people... (and one very unlucky giraffe)
Arts and Entertainment
Joel Edgerton, John Turturro and Christian Bale in Exodus: Gods and Kings
Arts and Entertainment
Brendan O'Carroll as Agnes Brown in the 2014 Mrs Brown's Boys Christmas special
tvCould Mrs Brown's Boys have taken lead for second year?
Have you tried new the Independent Digital Edition apps?
Arts and Entertainment
Amy Adams and Christoph Waltz in Tim Burton's Big Eyes
film reviewThis is Tim Burton’s most intimate and subtle film for a decade
Arts and Entertainment
Jack O'Connell stars as Louis Zamperini in Angelina Jolie's Unbroken
film review... even if Jack O'Connell is excellent
Arts and Entertainment
Madonna is not in Twitter's good books after describing her album leak as 'artistic rape and terrorism'
music14 more 'Rebel Heart' tracks leaked including Pharrell Williams collaboration
Rooney celebrates with striker-partner Radamel Falcao after the pair combine to put United ahead
footballManchester United vs Newcastle match report
Latest stories from i100
Have you tried new the Independent Digital Edition apps?
iJobs Job Widget
iJobs General

Ashdown Group: Senior Marketing Executive- City of London, Old Street

£40000 - £43000 per annum + benefits: Ashdown Group: Senior Marketing Executiv...

Ashdown Group: Marketing Manager

£40000 - £43000 per annum + benefits: Ashdown Group: An international organisa...

Ashdown Group: Internal Recruiter -Rugby, Warwickshire

£25000 - £30000 per annum: Ashdown Group: Internal Recruiter -Rugby, Warwicksh...

Ashdown Group: Marketing Manager/Marketing Controller (Financial Services)

£70000 - £75000 per annum + benefits: Ashdown Group: Marketing Manager/Marketi...

Day In a Page

A Christmas without hope: Fears grow in Gaza that the conflict with Israel will soon reignite

Christmas without hope

Gaza fears grow that conflict with Israel will soon reignite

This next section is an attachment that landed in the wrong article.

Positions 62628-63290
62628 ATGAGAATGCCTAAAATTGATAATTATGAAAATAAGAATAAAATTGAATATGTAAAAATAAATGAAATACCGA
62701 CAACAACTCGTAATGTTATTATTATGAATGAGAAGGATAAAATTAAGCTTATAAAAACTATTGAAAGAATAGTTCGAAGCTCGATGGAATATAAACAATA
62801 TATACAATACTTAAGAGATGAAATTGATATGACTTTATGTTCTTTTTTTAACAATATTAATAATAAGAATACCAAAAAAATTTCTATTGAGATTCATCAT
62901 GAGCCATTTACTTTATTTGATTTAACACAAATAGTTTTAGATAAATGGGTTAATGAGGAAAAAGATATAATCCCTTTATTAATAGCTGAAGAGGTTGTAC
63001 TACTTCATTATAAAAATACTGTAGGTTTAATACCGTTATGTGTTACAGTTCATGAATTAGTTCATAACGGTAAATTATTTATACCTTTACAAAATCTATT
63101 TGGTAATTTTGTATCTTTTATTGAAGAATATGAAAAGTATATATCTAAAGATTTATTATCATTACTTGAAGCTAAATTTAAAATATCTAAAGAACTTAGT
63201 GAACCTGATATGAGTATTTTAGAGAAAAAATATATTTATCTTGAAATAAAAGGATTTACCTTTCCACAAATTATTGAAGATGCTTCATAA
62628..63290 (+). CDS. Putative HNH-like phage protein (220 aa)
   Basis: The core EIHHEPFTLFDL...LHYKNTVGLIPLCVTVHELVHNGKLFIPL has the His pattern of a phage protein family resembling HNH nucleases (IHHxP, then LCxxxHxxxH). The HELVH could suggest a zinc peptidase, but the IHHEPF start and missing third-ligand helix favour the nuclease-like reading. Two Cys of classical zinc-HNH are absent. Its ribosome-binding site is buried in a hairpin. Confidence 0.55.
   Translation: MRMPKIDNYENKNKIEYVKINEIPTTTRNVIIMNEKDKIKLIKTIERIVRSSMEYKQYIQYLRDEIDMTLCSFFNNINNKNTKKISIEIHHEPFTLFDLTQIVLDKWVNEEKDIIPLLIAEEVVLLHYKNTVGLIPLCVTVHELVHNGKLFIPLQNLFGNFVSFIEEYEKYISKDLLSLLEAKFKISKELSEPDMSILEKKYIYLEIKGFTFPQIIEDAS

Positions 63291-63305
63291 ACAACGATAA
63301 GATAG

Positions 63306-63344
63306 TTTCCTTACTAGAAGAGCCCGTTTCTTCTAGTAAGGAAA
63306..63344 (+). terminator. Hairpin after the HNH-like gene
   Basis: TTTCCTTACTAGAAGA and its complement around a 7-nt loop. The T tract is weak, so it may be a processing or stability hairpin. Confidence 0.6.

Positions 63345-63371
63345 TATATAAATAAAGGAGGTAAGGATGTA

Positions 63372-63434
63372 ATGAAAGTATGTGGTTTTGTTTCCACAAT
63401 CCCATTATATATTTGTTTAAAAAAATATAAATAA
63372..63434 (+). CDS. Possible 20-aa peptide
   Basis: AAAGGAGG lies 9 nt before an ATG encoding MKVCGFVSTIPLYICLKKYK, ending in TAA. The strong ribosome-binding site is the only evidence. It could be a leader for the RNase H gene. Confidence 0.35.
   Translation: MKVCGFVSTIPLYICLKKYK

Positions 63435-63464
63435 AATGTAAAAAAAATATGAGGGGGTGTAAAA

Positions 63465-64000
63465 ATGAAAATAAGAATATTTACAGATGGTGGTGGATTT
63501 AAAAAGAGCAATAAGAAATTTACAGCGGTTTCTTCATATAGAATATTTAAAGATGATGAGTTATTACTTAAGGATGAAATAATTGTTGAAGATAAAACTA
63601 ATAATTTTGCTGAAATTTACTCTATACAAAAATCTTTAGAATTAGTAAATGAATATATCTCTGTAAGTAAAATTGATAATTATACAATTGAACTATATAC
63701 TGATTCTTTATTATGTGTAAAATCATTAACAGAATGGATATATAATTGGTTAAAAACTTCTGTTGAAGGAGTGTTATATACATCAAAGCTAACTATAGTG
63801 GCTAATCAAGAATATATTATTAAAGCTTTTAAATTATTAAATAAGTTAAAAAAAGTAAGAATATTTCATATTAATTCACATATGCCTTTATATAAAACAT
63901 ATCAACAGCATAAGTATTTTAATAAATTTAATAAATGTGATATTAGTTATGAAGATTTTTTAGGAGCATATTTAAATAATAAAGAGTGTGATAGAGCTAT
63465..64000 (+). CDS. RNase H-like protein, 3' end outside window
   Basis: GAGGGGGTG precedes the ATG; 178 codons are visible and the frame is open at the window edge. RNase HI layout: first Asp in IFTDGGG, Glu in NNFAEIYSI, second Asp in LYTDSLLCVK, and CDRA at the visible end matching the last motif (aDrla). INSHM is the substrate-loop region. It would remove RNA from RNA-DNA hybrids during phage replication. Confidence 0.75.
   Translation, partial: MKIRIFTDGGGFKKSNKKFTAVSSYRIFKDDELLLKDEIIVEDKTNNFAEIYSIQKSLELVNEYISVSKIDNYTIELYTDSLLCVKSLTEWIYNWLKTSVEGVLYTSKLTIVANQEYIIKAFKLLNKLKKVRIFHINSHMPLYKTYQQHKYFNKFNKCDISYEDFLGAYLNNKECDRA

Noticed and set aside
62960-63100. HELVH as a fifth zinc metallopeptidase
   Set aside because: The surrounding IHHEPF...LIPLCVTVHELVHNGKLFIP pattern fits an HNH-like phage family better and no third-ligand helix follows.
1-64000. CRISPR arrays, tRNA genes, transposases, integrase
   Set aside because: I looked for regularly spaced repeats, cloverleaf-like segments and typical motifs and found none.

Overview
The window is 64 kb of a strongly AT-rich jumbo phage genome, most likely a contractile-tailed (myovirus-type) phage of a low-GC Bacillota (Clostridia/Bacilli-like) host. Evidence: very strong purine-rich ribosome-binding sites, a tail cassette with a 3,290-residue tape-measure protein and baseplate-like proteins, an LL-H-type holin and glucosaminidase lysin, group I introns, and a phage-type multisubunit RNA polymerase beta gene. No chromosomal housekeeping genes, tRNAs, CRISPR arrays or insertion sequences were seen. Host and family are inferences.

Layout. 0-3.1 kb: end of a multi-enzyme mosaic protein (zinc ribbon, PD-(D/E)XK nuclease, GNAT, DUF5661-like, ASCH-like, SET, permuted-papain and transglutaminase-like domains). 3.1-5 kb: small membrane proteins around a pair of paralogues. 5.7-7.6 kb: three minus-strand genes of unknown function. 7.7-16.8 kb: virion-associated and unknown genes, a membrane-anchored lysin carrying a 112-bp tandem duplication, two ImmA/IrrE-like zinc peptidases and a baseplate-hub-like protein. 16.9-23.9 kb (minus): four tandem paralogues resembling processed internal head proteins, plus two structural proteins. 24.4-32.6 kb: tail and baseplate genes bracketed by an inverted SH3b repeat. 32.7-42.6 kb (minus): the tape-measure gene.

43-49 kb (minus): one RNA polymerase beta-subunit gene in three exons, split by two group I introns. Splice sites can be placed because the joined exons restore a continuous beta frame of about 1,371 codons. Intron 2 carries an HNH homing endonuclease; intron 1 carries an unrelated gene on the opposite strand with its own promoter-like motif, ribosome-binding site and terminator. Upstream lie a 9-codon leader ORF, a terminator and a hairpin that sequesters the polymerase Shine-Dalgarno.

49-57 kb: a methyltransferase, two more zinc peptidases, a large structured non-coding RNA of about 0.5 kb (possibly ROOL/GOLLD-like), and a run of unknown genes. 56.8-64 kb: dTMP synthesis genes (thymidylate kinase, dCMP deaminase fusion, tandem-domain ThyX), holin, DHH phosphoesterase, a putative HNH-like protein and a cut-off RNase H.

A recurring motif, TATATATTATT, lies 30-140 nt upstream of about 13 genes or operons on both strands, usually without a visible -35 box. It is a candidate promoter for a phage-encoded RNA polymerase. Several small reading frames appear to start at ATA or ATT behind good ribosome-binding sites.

After 150 years, you can finally visit the grisliest museum in the country

The 'Black Museum'

After 150 years, you can finally visit Britain's grisliest museum
No ho-ho-hos with Nick Frost's badass Santa

No ho-ho-hos with Nick Frost's badass Santa

Doctor Who Christmas Special TV review
Chilly Christmas: Swimmers take festive dip for charity

Chilly Christmas

Swimmers dive into freezing British waters for charity
Veterans' hostel 'overwhelmed by kindness' for festive dinner

Homeless Veterans appeal

In 2010, Sgt Gary Jamieson stepped on an IED in Afghanistan and lost his legs and an arm. He reveals what, and who, helped him to make a remarkable recovery
Isis in Iraq: Yazidi girls killing themselves to escape rape and imprisonment by militants

'Jilan killed herself in the bathroom. She cut her wrists and hanged herself'

Yazidi girls killing themselves to escape rape and imprisonment
Ed Balls interview: 'If I think about the deficit when I'm playing the piano, it all goes wrong'

Ed Balls interview

'If I think about the deficit when I'm playing the piano, it all goes wrong'
He's behind you, dude!

US stars in UK panto

From David Hasselhoff to Jerry Hall
Grace Dent's Christmas Quiz: What are you – a festive curmudgeon or top of the tree?

Grace Dent's Christmas Quiz

What are you – a festive curmudgeon or top of the tree?
Nasa planning to build cloud cities in airships above Venus

Nasa planning to build cloud cities in airships above Venus

Planet’s surface is inhospitable to humans but 30 miles above it is almost perfect
Surrounded by high-rise flats is a little house filled with Lebanon’s history - clocks, rifles, frogmen’s uniforms and colonial helmets

Clocks, rifles, swords, frogmen’s uniforms

Surrounded by high-rise flats is a little house filled with Lebanon’s history
Return to Gaza: Four months on, the wounds left by Israel's bombardment have not yet healed

Four months after the bombardment, Gaza’s wounds are yet to heal

Kim Sengupta is reunited with a man whose plight mirrors the suffering of the Palestinian people
Gastric surgery: Is it really the answer to the UK's obesity epidemic?

Is gastric surgery really the answer to the UK's obesity epidemic?

Critics argue that it’s crazy to operate on healthy people just to stop them eating
Homeless Veterans appeal: Christmas charity auction Part 2 - now LIVE

Homeless Veterans appeal: Christmas charity auction

Bid on original art, or trips of a lifetime to Africa or the 'Corrie' set, and help Homeless Veterans
Pantomime rings the changes to welcome autistic theatre-goers

Autism-friendly theatre

Pantomime leads the pack in quest to welcome all